At the sound of the word cancer, most people imagine an ailing person with no more hope to live. This demonstrates the fear that is attached to this very deadly disease.
For 60-year-old Getrude Jabu Stephenson, the story is different. She holds herself in high spirits despite the gloomy possibility – that her life may end any minute.
She is an initial survivor of breast cancer, but is back to hospital after she was this time diagnosed with inflammatory breast cancer. For the new diagnosis, the experts say her last hope is making it through her current cycle of chemotherapy.
Despite the physical and emotional stress that comes with the ailment of cancer, Getrude is one of many other patients who must also endure an inefficient system.
More than 600 cancer patients in Zambia are still waiting to receive crucial cancer treatment due to the lack of linear accelerators at the Cancer Diseases Hospital in Lusaka. The lack of access to these life-saving machines has left many cancer patients feeling helpless, hopeless and others dead.
The linear accelerator is an essential tool used in radiation therapy, which is a common treatment for cancer. The machine uses high-energy radiation to target and destroy cancer cells, while minimising damage to healthy cells.
Without access to this treatment, cancer patients are left with limited options, and their prognosis is significantly reduced.
The situation is made even worse by the fact that the radiotherapy machine at the UTH Cancer Diseases Hospital has been faulty since 2021, leaving patients with no access to this critical treatment.
The latest fault has lasted since mid 2022. Inside sources fear that it might even take longer.
“From the look of things, we might not even get the radiotherapy machine this year either. I have to say, this is really frustrating, even for us as experts working there. We go to the hospital and send patients back because we have no way of helping them.”
Despite promises made by the Minister of Health to procure two radiotherapy machines by the end of 2022 at a cost of $10m, there is still no sign of the machines at the hospital.
“The situation is bad, and the worst part is that it seems the Minister of Health is not given an accurate picture of how bad the situation is.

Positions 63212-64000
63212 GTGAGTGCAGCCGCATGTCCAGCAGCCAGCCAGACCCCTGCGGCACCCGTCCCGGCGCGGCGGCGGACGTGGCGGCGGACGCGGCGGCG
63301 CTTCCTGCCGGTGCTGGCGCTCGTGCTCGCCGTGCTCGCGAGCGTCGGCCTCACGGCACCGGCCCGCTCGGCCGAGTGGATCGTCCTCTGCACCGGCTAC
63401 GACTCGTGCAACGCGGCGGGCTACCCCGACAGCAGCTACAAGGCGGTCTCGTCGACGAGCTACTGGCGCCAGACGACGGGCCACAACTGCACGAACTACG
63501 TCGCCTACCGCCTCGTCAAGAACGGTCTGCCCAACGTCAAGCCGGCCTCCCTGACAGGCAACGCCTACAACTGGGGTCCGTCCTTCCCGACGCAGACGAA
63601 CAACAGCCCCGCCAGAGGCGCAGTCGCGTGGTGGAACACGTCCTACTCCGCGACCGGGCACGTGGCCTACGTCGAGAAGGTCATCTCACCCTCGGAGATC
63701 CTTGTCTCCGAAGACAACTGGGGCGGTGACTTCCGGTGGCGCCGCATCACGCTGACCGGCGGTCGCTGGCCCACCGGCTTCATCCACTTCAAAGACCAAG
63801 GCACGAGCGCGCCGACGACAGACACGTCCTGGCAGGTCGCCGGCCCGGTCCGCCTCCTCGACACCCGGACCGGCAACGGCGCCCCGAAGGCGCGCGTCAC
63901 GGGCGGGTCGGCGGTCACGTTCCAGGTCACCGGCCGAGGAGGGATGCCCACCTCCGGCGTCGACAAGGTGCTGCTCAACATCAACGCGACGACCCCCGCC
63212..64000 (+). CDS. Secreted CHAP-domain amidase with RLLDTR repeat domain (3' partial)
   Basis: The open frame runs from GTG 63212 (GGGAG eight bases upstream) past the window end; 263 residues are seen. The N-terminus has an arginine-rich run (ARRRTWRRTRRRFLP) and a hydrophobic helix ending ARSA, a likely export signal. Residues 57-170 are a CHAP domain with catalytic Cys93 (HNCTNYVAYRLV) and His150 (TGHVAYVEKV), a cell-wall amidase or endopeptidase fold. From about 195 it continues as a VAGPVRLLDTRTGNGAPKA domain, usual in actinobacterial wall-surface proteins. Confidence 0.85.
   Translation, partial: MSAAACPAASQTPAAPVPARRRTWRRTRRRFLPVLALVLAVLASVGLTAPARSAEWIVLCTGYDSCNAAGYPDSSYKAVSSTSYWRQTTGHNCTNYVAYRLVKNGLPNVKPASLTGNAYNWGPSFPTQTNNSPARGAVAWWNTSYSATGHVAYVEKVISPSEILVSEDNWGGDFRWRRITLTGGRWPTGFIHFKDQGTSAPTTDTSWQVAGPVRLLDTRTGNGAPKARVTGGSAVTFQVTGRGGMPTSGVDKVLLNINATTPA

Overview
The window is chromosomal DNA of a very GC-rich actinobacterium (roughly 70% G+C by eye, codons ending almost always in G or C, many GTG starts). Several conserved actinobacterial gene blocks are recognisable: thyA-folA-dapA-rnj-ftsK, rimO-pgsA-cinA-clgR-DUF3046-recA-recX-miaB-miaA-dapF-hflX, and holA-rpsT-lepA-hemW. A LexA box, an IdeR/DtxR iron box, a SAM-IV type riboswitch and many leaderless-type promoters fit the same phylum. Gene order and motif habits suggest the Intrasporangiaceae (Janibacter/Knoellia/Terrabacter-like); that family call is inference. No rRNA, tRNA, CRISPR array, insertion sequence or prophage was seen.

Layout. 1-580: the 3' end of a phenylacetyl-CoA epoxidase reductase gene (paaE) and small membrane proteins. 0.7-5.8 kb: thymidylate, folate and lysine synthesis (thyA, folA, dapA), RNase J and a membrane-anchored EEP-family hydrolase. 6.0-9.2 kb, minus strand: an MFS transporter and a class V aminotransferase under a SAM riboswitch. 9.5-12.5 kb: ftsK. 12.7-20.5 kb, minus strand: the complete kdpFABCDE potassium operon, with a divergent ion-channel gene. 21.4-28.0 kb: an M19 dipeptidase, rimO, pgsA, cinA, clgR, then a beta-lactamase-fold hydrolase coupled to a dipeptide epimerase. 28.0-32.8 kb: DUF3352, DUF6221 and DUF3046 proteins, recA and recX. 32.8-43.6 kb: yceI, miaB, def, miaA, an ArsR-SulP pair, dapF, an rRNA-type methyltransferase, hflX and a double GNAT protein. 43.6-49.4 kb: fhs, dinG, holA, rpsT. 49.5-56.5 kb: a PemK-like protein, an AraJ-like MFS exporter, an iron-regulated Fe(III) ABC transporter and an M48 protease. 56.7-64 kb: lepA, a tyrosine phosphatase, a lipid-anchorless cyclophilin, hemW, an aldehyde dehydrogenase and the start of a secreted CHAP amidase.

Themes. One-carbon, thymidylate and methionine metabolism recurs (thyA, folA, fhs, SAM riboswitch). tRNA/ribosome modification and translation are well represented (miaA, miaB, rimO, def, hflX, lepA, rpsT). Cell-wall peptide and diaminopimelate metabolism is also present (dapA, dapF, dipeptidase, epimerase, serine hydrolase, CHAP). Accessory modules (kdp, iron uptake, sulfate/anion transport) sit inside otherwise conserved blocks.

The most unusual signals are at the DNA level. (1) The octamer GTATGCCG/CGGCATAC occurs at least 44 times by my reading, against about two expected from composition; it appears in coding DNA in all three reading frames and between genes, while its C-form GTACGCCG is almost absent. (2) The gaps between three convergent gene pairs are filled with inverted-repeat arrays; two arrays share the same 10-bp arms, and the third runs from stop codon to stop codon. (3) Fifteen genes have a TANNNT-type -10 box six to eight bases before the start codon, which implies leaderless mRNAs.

People have to wait long hours on end before getting assisted, or in a lot of situations, before they are told to go back because there’s no medication,” says Getrude Jabu Stephenson, a cancer patient at the Cancer Diseases Hospital.
“They’ve told me even now, the medication I’m on is the last resort. After this, they won’t be able to do anything. If it doesn’t work, that’s it. I’ll just go home and wait to die. There’s no hope for radiotherapy.”
This dire situation is not new in Zambia, where cancer is a leading cause of death, with over 7,500 people dying from the disease annually.
According to the Zambia National Public Health Institute, the country recorded over 12,000 new cancer cases in 2018, and without proper treatment facilities, these numbers are likely to rise.
The Zambian government must prioritise the procurement and installation of linear accelerators to ensure that cancer patients have access to life-saving treatment.
In recent years, the government of Zambia has taken steps to address the issue of cancer treatment in the country. In 2016, the Ministry of Health launched the National Cancer Control Program, which aims to improve cancer prevention, diagnosis, and treatment. The program has focused on increasing public awareness about cancer, improving cancer screening and diagnosis, and expanding access to cancer treatment.
One of the key components of the program has been the establishment of cancer treatment centres across the country, which provide cancer patients with access to chemotherapy and radiation therapy.
Despite these efforts, challenges remain in providing adequate healthcare to cancer patients in Zambia. The cost of cancer treatment can be prohibitively expensive for many patients, and the country’s healthcare infrastructure is still in need of significant improvements.
While the establishment of cancer treatment centres would be a step in the right direction towards improving access to cancer treatment, this has not happened.
The lack of access to linear accelerators and radiotherapy machines in low-income countries is a matter of life and death for cancer patients, and stakeholders are calling on government to act quickly to address this critical issue as thousands of cancer patients in Zambia depend on it.
Credit: Diamond TV